FTC settles charges against Cord Blood Registry over data breach

Back in December 2010, a computer belonging to Cord Blood Registry (CBR) and a backup tape with customers’ information was stolen from an employee’s unattended vehicle. The breach was disclosed in February 2011, and I covered it on this blog, here.

Today, the FTC announced that it had settled charges against CBR over the breach.  Again, a firm’s claims in its privacy policy and TOS were not consistent with their actions:

In its privacy policy, Cbr claimed that “[w]henever CBR handles personal information, regardless of where this occurs, CBR takes steps to ensure that your information is treated securely and in accordance with the relevant Terms of Service and this Privacy Policy. . . . ”

However, according to the FTC, Cbr failed to use reasonable and appropriate procedures for handling customers’ personal information, making its privacy policy claim deceptive under the FTC Act.  According to the complaint, Cbr did not have reasonable policies and procedures to protect the security of information it collected and maintained.  In addition, Cbr allegedly created unnecessary risks to personal information by, among other things, transporting backup tapes, a thumb drive, and other portable data storage devices containing personal information in a way that made the information vulnerable to theft.  According to the FTC, Cbr also failed to take sufficient measures to prevent, detect, and investigate unauthorized access to computer networks.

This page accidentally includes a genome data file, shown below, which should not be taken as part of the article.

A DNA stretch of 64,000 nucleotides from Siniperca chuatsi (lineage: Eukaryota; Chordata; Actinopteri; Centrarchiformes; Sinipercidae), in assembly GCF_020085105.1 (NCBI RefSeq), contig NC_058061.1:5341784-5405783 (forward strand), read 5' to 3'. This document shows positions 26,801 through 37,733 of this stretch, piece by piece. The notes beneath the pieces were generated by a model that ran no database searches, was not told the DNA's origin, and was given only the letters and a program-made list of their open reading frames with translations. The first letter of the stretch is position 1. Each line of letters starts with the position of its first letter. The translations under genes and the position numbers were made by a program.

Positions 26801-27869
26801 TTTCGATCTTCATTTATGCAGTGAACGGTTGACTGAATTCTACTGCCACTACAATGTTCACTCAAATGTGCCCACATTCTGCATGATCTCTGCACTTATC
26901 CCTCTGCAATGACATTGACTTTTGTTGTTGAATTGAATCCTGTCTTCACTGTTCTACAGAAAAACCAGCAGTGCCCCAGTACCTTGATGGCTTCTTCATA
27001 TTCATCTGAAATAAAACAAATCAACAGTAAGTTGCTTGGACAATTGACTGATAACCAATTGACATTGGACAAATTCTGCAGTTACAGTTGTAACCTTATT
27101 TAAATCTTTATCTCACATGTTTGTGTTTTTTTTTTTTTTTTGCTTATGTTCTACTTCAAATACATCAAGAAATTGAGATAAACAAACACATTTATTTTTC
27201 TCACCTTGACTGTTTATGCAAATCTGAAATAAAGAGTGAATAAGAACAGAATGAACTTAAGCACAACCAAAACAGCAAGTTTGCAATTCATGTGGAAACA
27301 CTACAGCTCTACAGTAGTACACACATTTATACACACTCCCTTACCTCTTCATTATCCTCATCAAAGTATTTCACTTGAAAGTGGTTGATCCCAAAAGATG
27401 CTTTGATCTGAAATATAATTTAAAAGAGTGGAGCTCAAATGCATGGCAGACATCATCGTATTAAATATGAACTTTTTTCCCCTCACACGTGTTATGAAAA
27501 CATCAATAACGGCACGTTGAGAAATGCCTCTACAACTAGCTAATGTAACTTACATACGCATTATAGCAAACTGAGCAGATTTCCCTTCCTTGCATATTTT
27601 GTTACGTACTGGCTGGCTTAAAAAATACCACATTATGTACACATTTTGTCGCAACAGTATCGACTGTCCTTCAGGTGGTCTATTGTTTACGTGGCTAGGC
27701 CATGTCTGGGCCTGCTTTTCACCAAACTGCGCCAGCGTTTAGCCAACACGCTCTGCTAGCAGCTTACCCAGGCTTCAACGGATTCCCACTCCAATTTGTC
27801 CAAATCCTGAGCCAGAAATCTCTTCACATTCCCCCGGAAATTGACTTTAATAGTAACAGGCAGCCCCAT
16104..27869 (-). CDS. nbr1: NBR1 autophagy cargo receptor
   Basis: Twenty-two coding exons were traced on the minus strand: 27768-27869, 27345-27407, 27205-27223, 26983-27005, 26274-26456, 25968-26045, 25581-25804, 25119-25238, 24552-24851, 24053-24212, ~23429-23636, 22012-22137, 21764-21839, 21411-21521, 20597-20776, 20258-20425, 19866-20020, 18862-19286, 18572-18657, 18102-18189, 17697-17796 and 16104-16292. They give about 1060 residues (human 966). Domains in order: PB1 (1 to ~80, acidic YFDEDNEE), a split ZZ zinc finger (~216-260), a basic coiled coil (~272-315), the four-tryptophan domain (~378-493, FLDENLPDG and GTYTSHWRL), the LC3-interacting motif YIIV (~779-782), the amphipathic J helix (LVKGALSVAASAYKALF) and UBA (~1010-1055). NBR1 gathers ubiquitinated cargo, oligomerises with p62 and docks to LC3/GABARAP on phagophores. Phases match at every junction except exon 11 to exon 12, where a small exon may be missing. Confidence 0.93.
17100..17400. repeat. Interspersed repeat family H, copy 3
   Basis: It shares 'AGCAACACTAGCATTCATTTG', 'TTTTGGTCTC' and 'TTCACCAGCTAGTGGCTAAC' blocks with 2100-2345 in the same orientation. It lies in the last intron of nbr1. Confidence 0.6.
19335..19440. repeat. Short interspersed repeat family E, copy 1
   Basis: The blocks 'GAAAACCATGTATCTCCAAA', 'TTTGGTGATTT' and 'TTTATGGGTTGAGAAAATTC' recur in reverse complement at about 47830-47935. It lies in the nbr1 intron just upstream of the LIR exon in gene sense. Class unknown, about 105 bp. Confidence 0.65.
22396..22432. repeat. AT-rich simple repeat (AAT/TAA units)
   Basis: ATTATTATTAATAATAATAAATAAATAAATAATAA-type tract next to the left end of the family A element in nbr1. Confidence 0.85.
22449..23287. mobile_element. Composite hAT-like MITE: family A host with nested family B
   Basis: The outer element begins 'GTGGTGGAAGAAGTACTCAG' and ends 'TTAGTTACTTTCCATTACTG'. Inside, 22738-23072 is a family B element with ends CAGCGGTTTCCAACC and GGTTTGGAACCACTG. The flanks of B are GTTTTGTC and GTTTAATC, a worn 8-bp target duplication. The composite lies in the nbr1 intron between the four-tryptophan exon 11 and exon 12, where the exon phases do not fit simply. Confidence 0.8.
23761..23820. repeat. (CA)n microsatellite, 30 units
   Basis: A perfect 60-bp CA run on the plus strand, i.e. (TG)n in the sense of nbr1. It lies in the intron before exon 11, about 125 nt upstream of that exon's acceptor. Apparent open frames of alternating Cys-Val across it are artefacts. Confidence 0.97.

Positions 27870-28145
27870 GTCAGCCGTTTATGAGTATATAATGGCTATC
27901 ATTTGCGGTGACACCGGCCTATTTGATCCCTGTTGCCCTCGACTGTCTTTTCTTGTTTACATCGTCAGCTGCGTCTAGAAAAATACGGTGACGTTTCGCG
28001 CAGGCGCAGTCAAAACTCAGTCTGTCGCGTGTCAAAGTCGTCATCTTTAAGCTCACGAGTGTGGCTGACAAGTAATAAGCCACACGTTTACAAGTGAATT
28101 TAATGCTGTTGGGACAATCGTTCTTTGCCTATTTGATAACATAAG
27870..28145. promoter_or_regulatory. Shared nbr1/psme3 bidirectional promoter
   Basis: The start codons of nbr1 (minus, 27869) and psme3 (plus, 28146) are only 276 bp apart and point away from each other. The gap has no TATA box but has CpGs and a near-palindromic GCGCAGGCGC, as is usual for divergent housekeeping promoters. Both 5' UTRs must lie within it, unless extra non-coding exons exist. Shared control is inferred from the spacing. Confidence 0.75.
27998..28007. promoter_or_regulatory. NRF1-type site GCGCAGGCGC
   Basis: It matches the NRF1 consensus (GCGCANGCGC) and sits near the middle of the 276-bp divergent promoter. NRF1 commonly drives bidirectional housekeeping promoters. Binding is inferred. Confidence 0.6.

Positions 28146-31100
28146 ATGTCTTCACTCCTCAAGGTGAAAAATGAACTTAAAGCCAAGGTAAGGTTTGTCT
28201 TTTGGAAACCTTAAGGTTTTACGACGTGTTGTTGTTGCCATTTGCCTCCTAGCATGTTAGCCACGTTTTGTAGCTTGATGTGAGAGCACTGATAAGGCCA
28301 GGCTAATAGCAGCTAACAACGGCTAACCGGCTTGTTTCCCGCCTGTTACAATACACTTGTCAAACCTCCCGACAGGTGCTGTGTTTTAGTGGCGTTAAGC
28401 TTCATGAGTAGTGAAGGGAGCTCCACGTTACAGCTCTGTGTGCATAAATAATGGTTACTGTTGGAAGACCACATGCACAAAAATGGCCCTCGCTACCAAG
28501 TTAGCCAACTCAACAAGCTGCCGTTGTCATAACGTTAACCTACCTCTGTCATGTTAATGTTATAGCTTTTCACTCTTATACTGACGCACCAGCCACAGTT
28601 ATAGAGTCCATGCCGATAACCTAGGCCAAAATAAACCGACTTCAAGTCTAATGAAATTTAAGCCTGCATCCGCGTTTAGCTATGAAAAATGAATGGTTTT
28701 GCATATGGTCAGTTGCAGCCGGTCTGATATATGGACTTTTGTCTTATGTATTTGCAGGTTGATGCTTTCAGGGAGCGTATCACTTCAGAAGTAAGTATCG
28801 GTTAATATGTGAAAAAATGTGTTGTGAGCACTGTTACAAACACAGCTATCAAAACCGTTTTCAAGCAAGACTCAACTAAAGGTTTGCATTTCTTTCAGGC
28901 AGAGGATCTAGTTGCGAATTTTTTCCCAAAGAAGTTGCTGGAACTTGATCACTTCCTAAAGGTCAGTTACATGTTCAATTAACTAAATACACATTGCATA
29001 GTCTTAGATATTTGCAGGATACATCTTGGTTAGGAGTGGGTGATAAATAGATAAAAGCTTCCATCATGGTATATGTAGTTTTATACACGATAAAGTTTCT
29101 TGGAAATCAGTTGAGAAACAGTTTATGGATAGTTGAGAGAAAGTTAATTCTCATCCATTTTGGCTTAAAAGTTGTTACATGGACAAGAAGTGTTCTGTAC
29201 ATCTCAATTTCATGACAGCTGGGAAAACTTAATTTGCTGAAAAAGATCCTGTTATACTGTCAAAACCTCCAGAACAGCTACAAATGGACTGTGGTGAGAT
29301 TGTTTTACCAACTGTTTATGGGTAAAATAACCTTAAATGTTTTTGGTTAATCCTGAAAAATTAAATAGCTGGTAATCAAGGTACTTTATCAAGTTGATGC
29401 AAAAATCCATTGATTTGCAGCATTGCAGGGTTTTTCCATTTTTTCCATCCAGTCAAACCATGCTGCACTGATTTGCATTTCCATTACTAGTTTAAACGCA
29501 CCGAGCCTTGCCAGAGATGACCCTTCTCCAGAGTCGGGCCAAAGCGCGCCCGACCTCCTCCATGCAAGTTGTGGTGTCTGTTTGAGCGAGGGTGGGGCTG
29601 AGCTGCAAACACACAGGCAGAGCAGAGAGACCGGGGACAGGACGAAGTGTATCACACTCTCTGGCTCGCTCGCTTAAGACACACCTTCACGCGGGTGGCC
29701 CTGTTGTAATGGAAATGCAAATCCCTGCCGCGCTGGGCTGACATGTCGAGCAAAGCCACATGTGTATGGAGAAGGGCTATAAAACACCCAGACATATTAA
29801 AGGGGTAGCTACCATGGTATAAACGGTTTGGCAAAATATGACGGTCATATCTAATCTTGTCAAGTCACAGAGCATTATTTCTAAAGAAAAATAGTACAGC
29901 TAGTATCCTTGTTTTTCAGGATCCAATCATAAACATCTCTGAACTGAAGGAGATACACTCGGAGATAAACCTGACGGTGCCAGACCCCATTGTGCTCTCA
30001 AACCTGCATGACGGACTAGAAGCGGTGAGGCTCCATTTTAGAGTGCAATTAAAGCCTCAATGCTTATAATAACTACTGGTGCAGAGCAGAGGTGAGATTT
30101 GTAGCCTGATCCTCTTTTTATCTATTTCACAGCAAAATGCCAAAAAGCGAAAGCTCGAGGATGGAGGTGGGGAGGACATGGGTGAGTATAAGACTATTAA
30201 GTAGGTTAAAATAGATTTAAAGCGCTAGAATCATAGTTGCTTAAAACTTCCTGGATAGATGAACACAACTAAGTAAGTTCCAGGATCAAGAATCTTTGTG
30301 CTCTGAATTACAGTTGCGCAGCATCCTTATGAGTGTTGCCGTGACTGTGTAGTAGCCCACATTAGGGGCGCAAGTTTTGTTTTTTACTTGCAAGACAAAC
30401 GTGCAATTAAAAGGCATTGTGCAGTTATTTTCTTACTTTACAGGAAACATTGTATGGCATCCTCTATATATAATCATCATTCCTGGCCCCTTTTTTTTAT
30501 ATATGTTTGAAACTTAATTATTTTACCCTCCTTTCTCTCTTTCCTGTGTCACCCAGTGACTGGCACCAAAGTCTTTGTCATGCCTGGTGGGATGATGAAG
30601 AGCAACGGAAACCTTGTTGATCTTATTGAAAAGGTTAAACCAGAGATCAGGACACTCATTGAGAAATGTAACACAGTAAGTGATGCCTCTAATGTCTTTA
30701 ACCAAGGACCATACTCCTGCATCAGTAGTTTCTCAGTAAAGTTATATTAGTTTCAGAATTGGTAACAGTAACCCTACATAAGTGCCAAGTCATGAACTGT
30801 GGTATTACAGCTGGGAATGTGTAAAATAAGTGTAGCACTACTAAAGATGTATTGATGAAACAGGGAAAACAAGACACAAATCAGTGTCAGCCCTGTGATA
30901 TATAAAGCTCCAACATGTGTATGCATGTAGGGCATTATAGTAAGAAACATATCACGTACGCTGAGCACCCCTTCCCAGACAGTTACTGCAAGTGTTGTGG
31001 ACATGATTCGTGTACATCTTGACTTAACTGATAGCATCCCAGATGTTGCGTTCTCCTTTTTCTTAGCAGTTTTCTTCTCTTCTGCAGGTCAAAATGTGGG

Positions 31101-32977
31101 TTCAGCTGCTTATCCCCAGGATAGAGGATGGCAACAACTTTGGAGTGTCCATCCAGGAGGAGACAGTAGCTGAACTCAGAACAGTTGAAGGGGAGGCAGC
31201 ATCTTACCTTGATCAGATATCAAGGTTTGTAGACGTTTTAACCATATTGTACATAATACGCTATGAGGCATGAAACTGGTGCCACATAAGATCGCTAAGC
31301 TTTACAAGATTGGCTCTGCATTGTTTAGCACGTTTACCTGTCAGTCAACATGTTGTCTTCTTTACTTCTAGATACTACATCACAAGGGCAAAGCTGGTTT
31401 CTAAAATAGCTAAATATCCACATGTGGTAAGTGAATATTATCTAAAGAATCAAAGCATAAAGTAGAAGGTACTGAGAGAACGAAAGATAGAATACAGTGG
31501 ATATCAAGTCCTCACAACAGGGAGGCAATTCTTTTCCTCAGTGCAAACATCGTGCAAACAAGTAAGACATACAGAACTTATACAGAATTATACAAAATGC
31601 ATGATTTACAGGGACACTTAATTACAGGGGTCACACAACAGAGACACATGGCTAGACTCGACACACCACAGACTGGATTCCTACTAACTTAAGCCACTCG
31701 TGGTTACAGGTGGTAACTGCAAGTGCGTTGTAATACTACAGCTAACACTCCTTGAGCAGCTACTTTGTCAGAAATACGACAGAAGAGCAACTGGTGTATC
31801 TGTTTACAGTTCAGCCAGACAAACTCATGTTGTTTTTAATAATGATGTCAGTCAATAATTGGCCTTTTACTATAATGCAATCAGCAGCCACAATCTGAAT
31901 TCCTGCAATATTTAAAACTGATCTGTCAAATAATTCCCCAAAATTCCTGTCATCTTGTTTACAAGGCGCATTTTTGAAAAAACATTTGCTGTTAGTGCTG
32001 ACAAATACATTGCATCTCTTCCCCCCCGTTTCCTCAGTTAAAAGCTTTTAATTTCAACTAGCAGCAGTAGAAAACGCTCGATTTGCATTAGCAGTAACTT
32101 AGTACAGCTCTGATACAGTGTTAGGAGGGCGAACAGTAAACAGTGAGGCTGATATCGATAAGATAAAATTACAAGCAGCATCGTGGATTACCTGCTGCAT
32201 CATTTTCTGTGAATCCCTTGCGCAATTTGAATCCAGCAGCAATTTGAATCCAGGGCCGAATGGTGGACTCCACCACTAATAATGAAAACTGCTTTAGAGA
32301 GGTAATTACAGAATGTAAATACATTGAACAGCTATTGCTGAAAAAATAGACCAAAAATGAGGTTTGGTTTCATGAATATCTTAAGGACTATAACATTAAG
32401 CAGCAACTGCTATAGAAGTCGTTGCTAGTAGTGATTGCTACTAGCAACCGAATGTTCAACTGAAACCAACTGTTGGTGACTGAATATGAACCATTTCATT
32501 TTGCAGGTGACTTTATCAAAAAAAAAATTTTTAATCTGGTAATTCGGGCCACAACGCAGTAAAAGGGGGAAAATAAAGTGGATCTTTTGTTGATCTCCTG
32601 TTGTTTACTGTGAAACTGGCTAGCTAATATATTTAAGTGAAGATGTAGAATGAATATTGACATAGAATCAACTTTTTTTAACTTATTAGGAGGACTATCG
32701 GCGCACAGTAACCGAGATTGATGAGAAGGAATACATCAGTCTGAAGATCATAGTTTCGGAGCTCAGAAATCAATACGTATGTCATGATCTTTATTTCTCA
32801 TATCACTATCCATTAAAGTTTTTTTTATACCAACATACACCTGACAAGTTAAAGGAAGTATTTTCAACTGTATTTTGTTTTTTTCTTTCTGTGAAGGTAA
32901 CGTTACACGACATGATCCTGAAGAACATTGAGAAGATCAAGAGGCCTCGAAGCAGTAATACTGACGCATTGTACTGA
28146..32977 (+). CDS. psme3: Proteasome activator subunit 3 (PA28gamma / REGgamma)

The FTC charged that Cbr’s failures to provide reasonable and appropriate security for consumers’ personal information contributed to a December 2010 security breach during which unencrypted backup tapes containing consumers’ personal information, a Cbr laptop, a Cbr external hard drive, and a Cbr USB drive were stolen from a Cbr’s employee’s personal vehicle in San Francisco, California.  According to the complaint, the unencrypted backup tapes included, in some cases, the names, gender, Social Security numbers, dates and times of birth, drivers’ license numbers, credit and debit card numbers, card expiration dates, checking account numbers, addresses, email addresses, telephone number and adoption type (e.g., open, closed, or surrogate) of approximately 298,000 Cbr customers.

The consent decree places CBR under monitoring and requires them to strengthen their information security program. Because this is CBR’s first action by the FTC, there are no monetary penalties involved.

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Has one comment to “FTC settles charges against Cord Blood Registry over data breach”

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  1. Tony Phelps - January 28, 2013

    You mean the web developer who copied the text when CBF management crossed their eyes over a privacy policy didn’t take the fall? Imagine that!

    Businesses are going to have actually take those binding agreements seriously. I don’t know how many times in my webdev days I was told just to ‘copy something’ when I asked about a privacy policy or terms and conditions. Its a common joke that no one reads these things ~ but the site owners really should be an exception to this rule.

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